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Football: DOING THE BUSY-NESS; Heath is best man to fix up old Rec.

Byline: Martin Mawhinney

AMATEUR League strugglers Kilmore Rec have secured the services of one of football's busiest men and the new manager is committed to giving 100 per cent - just as he does in his other jobs.

Seamus Heath had not long returned from the Northern Ireland U-19s qualification for next year's European Championships, before receiving an offer to rejoin his old club after Donal Bell parted company with them.

The assistant manager of the young international side has already had advice from the IFA to cut down on his workload, but Heath is having none of it.

As the main organiser of kids' football training programmes in 20 schools, there is hardly a minute of the day where he isn't involved in football. And that's just how he likes it.

Heath said: "When I was working on the IFA's grassroots programme, they told me to do less, but there are no half measures with me.

"I have been able to make my living in football ever since I was 17, and I am very happy that I have done so."

It was at Luton Town that Heath burst into the world of football, and there too he made the acquaintance of current U-19 manager Mal Donaghy, before playing for Wrexham, Tranmere, various Finnish teams, Glentoran, Distillery, and Cliftonville.

As one of 23 coaches who lost their two-year posts as development officers for the IFA in March, the Kilmore boss was determined to continue his work with schools.

During those two years, Heath worked as a youth development officer for Glenavon, a job that stopped him from working as a full time manager for any other club, under regulations set by the association.

He said: "To me, that was a silly part of our job description. You are basically stopping qualified coaches from bringing as many young players through the system as they can."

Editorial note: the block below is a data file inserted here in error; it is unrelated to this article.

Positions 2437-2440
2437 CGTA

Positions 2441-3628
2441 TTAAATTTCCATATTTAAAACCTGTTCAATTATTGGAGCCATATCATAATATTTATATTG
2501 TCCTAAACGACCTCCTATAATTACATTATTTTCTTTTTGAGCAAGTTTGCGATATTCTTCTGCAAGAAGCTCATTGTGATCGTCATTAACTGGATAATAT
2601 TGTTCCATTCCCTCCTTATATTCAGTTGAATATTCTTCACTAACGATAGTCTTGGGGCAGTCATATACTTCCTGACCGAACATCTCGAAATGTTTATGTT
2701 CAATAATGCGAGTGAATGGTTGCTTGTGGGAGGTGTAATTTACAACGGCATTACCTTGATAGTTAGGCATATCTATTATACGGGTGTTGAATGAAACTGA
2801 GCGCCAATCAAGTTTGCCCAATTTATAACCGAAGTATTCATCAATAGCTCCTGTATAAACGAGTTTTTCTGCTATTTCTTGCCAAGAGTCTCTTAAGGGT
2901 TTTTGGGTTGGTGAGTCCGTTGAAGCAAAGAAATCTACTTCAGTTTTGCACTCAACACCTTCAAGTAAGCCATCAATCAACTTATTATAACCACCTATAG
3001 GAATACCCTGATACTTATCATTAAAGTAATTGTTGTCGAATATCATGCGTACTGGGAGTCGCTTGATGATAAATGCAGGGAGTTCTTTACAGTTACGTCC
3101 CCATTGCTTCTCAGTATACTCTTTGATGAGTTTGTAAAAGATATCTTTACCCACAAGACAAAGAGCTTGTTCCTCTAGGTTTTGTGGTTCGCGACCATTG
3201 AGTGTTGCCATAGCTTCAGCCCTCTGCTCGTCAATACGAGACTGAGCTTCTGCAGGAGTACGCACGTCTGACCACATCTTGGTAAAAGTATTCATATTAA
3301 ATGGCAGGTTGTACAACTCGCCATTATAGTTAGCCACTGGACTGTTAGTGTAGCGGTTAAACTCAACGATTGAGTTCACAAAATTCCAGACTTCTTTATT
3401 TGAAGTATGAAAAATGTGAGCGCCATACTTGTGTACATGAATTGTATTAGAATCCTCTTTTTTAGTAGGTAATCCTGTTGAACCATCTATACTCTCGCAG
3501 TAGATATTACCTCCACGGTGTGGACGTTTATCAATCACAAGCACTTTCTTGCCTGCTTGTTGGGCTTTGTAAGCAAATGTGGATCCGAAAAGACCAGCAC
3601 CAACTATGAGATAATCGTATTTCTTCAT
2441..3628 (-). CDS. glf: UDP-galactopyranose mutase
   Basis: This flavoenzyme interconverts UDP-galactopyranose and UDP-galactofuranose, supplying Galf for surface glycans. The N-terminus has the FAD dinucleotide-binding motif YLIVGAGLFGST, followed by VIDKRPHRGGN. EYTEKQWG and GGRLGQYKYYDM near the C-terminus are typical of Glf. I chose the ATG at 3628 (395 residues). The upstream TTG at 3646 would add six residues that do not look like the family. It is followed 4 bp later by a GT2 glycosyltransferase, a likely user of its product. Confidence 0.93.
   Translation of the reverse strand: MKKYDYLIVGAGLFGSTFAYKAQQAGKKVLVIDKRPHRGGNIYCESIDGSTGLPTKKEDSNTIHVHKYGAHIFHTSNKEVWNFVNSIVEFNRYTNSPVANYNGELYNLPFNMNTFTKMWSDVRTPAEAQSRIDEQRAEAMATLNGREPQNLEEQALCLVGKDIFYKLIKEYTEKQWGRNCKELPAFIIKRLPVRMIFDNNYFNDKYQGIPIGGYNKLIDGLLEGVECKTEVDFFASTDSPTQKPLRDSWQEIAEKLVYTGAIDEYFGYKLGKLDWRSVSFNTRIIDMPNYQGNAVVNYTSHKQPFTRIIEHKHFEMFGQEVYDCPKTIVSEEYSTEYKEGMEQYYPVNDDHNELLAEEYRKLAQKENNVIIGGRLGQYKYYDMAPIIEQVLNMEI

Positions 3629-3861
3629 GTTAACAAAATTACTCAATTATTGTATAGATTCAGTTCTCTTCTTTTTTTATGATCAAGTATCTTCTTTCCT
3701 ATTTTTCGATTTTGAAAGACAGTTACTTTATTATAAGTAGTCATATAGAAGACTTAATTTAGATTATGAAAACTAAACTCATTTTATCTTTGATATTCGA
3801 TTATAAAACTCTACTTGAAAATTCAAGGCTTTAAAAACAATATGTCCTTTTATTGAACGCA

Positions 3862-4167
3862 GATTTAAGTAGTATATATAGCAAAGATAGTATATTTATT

Heath has welcomed the imminent reappointment of Youth Development Officers and is waiting to apply.

This time, the IFA have granted permission for any applicants to maintain managers' posts while working under the scheme.

At the same time, though, Heath wants to make it clear to Kilmore Rec fans that his duties outside the club will not have a detrimental effect on their season.

He continued: "I'll be there for the training twice a week and I'll be at the matches, and I'm going to get them a bit better organised and a bit more disciplined.

"In the two games that I've been in charge, I've kept the same 14 boys that were there before. The players here have good ability, character, and the confidence to make sure we get up that table sooner rather than later.

"I like hard working, honest players, who want to give a good account of themselves, and I think I already have plenty of those now.

"There is no way in this world that Kilmore will go down. If that did happen this season, I think I would have to give football up for good."

Fans have good reason to believe what Heath says. After all, he's been here before.

Five years ago, the club were in the same position in the Premier Section, and Heath came in to lift his local club to safety, giving Donal Bell an encouraging base to work with.

And Bell did just that, pushing Kilmore to even greater heights, building them into a formidable team collecting the Border and Clarence Cups.

Yet, as he looks ahead to his second rescue bid, Heath wonders if those cup runs were a mixed blessing.

He said: "You could say they've been a victim of their own success. Sometimes, when you do well in the cup competitions, it can be easy to forget that the league is the bread and butter."

But hindsight is a great thing, and Heath admits that he too has had to change his attitude since his last short spell in charge at Kilmore.

"When I was last here, I was coming from a professional background, and expecting far too much from amateur players. You have to remember that these men are doing a hard day's work, then coming down to do a bit of training twice a week, and for a lot of clubs they don't even have decent facilities.

"We lost 2-1 against Ballinamallard in the Intermediate Cup at the weekend, and usually I'd have been cracking up, but yesterday I told them how delighted I was."

CAPTION(S):

NEW CHAPTER: Seamus reads his son Nathan a bedtime story; COACHING MANUAL: Kilmore Rec boss Seamus brings his daughter Jade to book; ONE-ON-ONE: Seamus Heath gives his son Nathan footie lessons
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Title Annotation:Sport
Publication:The Mirror (London, England)
Date:Nov 29, 2005
Words:778
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